7 posted on 06/02/2005 7:21:23 AM PDT by nuconvert (No More Axis of Evil by Christmas ! TLR) [there's a lot of bad people in the pistachio business])
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To: nuconvert

This legislation represents an historic moment for the Iranian Diaspora.  Congress and the President have smartly abandoned the catch phrase "regime change" that has consistently focused media attention on them, in favor of generating a platform for Iranians to develop their own cohesion, ideas and language.

Ultimate responsibility for positive change in Iran belongs to the Iranian people and the Iranian Diaspora alone.  The Congress and the President are only responsible for protecting the American people from the threat the Iranian regime poses to us.

Check out and get creative.  Focus all of the passion you have on this subject into creating a plan to achieve your goals.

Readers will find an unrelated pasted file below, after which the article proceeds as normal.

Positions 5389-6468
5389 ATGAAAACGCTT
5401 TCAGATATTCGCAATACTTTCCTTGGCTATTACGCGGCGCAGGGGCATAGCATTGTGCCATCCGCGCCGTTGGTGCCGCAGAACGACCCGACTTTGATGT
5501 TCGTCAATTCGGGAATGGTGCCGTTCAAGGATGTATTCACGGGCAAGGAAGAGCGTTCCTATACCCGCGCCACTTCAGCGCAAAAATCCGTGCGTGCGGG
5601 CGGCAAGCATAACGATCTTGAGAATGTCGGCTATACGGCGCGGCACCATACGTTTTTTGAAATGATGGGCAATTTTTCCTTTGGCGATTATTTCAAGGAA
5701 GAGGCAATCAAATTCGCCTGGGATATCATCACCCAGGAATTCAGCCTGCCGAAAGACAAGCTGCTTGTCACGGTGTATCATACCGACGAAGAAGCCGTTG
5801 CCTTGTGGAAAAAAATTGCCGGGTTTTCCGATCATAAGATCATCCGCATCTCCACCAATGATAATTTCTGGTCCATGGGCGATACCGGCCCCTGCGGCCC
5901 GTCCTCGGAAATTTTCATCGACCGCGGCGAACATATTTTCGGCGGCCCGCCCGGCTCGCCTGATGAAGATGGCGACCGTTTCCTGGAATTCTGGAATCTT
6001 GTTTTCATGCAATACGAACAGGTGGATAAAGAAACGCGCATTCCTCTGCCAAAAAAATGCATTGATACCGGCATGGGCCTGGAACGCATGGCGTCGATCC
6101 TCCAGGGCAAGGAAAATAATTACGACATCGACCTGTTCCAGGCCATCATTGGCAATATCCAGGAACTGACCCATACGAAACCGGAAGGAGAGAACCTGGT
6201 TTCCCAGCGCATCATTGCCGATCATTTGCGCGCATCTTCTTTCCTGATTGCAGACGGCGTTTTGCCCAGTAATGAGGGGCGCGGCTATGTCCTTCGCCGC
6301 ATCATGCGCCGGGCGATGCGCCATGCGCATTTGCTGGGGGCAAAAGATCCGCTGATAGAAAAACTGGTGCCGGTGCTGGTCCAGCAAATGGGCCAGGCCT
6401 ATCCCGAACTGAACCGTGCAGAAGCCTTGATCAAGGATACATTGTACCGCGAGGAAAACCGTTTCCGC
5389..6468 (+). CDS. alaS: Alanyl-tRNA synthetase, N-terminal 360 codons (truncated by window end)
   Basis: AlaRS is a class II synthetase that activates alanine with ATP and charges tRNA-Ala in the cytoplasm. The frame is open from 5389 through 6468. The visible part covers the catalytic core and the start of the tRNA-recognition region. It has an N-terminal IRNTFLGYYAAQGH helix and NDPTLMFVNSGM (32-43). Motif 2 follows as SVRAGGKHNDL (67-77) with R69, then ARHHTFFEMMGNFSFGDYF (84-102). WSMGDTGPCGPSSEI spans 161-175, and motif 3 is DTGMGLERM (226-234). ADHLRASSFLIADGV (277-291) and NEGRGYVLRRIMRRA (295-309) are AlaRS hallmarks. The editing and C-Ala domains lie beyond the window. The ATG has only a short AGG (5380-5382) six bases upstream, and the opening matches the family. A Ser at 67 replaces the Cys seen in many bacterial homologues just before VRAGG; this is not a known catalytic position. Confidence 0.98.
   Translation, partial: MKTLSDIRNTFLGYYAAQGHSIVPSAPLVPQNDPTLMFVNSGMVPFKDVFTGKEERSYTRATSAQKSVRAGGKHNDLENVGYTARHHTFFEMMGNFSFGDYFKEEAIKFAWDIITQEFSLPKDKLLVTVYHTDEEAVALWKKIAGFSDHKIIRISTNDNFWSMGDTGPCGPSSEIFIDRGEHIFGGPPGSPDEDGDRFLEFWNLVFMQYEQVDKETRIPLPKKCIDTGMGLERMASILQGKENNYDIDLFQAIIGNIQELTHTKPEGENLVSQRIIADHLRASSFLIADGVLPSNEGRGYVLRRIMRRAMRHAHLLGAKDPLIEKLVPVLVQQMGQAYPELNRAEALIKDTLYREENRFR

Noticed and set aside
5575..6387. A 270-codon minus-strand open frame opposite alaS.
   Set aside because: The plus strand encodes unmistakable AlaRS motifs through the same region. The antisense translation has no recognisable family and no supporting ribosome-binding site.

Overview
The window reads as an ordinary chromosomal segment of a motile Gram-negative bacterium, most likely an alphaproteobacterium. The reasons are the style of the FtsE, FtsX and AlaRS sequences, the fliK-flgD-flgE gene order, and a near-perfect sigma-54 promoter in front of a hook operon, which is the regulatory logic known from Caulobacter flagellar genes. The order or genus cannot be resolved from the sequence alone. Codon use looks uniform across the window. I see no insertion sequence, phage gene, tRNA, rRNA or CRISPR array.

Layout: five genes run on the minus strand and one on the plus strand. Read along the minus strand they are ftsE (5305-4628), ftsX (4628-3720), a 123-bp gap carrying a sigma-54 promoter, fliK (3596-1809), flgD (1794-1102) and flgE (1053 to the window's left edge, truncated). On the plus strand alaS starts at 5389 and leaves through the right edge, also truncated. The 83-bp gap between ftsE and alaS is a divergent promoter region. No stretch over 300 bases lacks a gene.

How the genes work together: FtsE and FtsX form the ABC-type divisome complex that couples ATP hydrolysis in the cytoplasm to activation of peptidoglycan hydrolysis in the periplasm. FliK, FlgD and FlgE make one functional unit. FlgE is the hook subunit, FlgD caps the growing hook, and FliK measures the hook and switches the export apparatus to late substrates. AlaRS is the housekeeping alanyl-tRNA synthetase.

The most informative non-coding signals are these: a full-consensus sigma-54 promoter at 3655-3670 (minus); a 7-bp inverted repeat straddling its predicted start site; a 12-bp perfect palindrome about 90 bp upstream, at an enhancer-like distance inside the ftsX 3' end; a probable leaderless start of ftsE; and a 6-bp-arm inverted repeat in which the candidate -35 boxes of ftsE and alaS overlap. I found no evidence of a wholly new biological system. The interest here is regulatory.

Once you've developed your idea within the basic guidelines of NED and develop your own interpretation of what "regime change" implies, distribute it widely and let your ideas inspire others.

If you don't like the ideas of others come up with better ones.  An army of social critics cannot and will not force the mullahs to change their behavior.

8 posted on 06/02/2005 12:05:55 PM PDT by humint (Define the future... but only if you're prepared for war with the soldiers of the past and present!)
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To: DoctorZIn
To read today’s thread click here.

Join Us At Today's Iranian Alert Thread – The Most Underreported Story Of The Year!

"If you want on or off this Iran ping list, Freepmail DoctorZin”

9 posted on 06/02/2005 7:38:23 PM PDT by DoctorZIn (Until they are Free, "We shall all be Iranians!")